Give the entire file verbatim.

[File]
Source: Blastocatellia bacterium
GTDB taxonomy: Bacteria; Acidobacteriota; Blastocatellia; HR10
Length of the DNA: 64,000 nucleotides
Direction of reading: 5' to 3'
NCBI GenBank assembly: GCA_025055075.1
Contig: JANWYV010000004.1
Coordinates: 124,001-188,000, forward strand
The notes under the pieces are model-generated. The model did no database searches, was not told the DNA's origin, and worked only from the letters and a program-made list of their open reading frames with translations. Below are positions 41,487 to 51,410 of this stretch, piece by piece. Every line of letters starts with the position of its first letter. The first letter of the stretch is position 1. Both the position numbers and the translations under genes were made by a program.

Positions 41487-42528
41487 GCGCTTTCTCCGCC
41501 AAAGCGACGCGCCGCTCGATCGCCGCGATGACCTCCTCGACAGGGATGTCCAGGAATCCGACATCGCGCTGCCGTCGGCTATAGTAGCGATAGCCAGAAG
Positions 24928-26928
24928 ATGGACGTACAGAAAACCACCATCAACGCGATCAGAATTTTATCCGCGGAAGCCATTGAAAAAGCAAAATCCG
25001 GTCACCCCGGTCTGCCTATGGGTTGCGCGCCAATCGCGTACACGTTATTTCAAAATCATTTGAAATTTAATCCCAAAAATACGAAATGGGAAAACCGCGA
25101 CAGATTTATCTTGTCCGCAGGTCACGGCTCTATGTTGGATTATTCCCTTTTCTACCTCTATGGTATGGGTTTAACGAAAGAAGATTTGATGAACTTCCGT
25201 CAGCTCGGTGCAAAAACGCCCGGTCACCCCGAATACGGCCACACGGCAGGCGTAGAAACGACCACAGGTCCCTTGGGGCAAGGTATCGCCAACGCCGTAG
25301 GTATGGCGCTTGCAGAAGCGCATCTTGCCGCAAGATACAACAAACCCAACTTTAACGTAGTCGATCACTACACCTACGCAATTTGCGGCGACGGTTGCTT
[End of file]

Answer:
Source: Blastocatellia bacterium
GTDB taxonomy: Bacteria; Acidobacteriota; Blastocatellia; HR10
Length of the DNA: 64,000 nucleotides
Direction of reading: 5' to 3'
NCBI GenBank assembly: GCA_025055075.1
Contig: JANWYV010000004.1
Coordinates: 124,001-188,000, forward strand
The notes under the pieces are model-generated. The model did no database searches, was not told the DNA's origin, and worked only from the letters and a program-made list of their open reading frames with translations. Below are positions 41,487 to 51,410 of this stretch, piece by piece. Every line of letters starts with the position of its first letter. The first letter of the stretch is position 1. Both the position numbers and the translations under genes were made by a program.

Positions 41487-42528
41487 GCGCTTTCTCCGCC
41501 AAAGCGACGCGCCGCTCGATCGCCGCGATGACCTCCTCGACAGGGATGTCCAGGAATCCGACATCGCGCTGCCGTCGGCTATAGTAGCGATAGCCAGAAG
Positions 24928-26928
24928 ATGGACGTACAGAAAACCACCATCAACGCGATCAGAATTTTATCCGCGGAAGCCATTGAAAAAGCAAAATCCG
25001 GTCACCCCGGTCTGCCTATGGGTTGCGCGCCAATCGCGTACACGTTATTTCAAAATCATTTGAAATTTAATCCCAAAAATACGAAATGGGAAAACCGCGA
25101 CAGATTTATCTTGTCCGCAGGTCACGGCTCTATGTTGGATTATTCCCTTTTCTACCTCTATGGTATGGGTTTAACGAAAGAAGATTTGATGAACTTCCGT
25201 CAGCTCGGTGCAAAAACGCCCGGTCACCCCGAATACGGCCACACGGCAGGCGTAGAAACGACCACAGGTCCCTTGGGGCAAGGTATCGCCAACGCCGTAG
25301 GTATGGCGCTTGCAGAAGCGCATCTTGCCGCAAGATACAACAAACCCAACTTTAACGTAGTCGATCACTACACCTACGCAATTTGCGGCGACGGTTGCTT